Ki’Leaft, Berkem’s New Active Ingredient From Kiwi Leaves
Groupe Berkem, a leader in plant-based chemistry (ISIN code: FR00140069V2 – stock symbol: ALKEM) (Paris:ALKEM) has announced that Berkem, its French subsidiary specialised in plant extraction, is launching a new active ingredient called Ki’Leaft. The 100% natural, COSMOS-certified kiwi leaf extract is upcycled and produced locally, near Groupe Berkem’s extraction plant in Dordogne (France). Ki’Leaft meets market needs by offering antioxidant, firming and regenerative properties, while also reinforcing the skin's barrier function.
The culmination of 10 years of research and development
Groupe Berkem, an industrial expert in plant-based chemistry, developed and tested the potential of this kiwi leaf extract. The studies conducted over 10 years of R&D revealed the properties of Ki’Leaft, an active ingredient rich in sugars and containing polyphenols*. Ki’Leaft has been clinically proven to provide an immediate tightening effect, contribute to skin regeneration, and strengthen the skin’s barrier function and structure. It also exhibits a high antioxidant capacity. Ki’Leaft meets the cosmetics market’s expectations by offering benefits for the facial care market (serum, face treatments, etc.) which has experienced annual worldwide growth of 10% since 2020 (source Mintel GNPD – The Future of Facial Skincare, 2022).
History of the kiwi
French botanist Jules Emile Planchon named the fruit Actinidia chinensis in 1847, from the Greek aktis meaning small spoke, in reference to the female flowers that unfold like the spokes of a bicycle wheel.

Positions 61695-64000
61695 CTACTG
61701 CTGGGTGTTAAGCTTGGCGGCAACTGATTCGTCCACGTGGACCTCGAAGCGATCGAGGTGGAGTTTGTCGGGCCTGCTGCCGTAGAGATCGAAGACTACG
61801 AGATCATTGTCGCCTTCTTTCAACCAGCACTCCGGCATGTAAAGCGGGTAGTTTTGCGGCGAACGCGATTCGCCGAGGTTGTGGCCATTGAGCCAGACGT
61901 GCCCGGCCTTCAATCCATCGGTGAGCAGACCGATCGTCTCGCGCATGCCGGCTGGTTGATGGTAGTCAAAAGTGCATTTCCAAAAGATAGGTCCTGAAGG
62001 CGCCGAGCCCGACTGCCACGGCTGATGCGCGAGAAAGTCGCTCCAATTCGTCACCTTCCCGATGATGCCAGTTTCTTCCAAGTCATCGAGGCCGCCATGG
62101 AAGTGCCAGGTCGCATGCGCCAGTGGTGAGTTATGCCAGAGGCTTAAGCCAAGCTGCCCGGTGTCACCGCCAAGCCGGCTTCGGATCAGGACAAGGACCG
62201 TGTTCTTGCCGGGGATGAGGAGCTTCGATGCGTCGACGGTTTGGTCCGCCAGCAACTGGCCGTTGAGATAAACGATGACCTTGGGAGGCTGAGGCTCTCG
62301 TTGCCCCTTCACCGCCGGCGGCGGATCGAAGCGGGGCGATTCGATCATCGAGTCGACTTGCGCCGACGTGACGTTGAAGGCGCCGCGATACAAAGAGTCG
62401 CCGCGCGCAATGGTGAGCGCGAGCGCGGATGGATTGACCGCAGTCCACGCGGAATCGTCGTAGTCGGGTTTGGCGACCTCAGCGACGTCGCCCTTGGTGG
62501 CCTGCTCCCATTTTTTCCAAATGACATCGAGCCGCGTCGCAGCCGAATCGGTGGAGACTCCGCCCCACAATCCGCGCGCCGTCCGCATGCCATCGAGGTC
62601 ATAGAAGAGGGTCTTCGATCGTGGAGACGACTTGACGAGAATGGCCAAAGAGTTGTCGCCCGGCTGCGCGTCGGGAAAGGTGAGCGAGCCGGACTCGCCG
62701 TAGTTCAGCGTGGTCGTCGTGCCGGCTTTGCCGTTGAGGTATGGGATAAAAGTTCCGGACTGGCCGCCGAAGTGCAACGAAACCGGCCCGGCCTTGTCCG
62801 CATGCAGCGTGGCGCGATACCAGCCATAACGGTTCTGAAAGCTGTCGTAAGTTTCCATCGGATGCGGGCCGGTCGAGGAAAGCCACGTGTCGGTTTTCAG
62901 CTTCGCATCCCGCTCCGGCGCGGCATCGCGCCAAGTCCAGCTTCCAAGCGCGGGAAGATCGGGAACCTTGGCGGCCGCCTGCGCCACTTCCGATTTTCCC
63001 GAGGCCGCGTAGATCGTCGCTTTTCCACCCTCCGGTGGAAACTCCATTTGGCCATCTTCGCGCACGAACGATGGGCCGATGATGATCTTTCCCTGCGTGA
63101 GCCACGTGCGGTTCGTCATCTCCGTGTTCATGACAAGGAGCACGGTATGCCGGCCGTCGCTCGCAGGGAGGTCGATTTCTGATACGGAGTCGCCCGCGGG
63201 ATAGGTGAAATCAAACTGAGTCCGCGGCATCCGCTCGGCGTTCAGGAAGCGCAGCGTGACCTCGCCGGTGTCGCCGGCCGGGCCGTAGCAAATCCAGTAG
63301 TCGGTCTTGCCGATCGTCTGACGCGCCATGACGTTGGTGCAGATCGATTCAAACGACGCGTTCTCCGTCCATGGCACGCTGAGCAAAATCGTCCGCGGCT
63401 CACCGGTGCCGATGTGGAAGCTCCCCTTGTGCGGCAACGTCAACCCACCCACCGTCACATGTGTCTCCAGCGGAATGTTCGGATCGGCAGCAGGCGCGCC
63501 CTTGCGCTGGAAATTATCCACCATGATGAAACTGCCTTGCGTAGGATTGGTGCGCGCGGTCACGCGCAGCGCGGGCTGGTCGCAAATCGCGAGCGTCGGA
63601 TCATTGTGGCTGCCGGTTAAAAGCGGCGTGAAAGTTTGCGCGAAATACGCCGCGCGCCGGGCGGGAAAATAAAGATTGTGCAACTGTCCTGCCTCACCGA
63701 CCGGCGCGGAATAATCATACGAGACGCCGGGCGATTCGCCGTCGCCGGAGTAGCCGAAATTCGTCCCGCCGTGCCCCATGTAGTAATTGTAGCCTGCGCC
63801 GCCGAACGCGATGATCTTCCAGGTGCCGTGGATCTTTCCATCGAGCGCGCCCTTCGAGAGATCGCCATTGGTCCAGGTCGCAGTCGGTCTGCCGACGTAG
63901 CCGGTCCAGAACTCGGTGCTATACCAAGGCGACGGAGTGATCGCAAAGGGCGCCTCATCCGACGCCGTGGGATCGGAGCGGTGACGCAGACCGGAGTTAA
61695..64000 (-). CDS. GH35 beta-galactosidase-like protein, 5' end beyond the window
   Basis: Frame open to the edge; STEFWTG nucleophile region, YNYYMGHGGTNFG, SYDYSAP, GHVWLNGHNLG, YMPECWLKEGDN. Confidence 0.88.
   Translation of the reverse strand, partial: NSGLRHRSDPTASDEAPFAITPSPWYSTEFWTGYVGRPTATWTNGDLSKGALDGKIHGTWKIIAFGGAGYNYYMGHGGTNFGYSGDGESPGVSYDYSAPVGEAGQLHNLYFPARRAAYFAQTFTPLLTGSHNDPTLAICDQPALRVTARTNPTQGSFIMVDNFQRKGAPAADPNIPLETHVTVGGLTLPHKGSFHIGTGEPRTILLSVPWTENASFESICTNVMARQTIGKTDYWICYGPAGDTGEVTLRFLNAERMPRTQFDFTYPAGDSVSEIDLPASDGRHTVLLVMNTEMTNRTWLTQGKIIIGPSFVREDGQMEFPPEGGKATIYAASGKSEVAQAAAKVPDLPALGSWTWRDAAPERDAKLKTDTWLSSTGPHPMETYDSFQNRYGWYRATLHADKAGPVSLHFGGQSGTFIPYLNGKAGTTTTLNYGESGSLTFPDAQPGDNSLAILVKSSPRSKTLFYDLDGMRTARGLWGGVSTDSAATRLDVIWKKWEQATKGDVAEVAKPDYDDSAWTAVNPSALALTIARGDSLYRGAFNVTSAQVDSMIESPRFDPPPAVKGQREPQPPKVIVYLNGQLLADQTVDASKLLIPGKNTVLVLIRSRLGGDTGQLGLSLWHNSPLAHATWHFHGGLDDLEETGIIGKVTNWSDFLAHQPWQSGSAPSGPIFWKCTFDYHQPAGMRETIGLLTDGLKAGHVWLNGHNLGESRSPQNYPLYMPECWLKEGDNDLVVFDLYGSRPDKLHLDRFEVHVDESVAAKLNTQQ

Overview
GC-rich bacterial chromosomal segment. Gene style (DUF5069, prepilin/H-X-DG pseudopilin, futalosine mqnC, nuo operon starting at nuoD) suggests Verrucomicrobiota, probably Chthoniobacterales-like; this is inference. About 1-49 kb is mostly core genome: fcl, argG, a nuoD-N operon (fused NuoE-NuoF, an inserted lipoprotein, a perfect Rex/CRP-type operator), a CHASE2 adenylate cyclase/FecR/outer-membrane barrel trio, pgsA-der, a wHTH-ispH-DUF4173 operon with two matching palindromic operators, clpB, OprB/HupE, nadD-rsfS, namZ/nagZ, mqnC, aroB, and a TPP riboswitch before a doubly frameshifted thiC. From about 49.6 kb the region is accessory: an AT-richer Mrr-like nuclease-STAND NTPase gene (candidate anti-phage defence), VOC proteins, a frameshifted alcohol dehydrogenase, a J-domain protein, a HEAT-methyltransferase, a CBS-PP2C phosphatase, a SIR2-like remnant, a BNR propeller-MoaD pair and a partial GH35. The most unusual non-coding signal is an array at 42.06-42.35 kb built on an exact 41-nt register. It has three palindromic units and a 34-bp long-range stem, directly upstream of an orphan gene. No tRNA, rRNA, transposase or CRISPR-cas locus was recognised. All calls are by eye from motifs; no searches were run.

Originally from China, where it has been consumed for over 2,000 years, the fruit grown on woody vines along the great Yangtze River was known as Yang Tao, or Yang peach.
It was introduced into Europe in the mid-18th century as an ornamental plant, where it was cultivated in botanical gardens during the 19th century.
The fruit then achieved its first major success when it was cultivated in New Zealand in the early 20th century, and earned the name Kiwi after the country’s iconic bird, which is also small, brown, and fuzzy.
Now grown and eaten around the world, the fruit is appreciated for its taste and high antioxidant content, making it the ideal healthy choice. In France, the first commercial harvest took place in 1972. South West France – the region most conducive to cultivating the fruit due to climate, soil and sunshine – now accounts for three quarters of French production.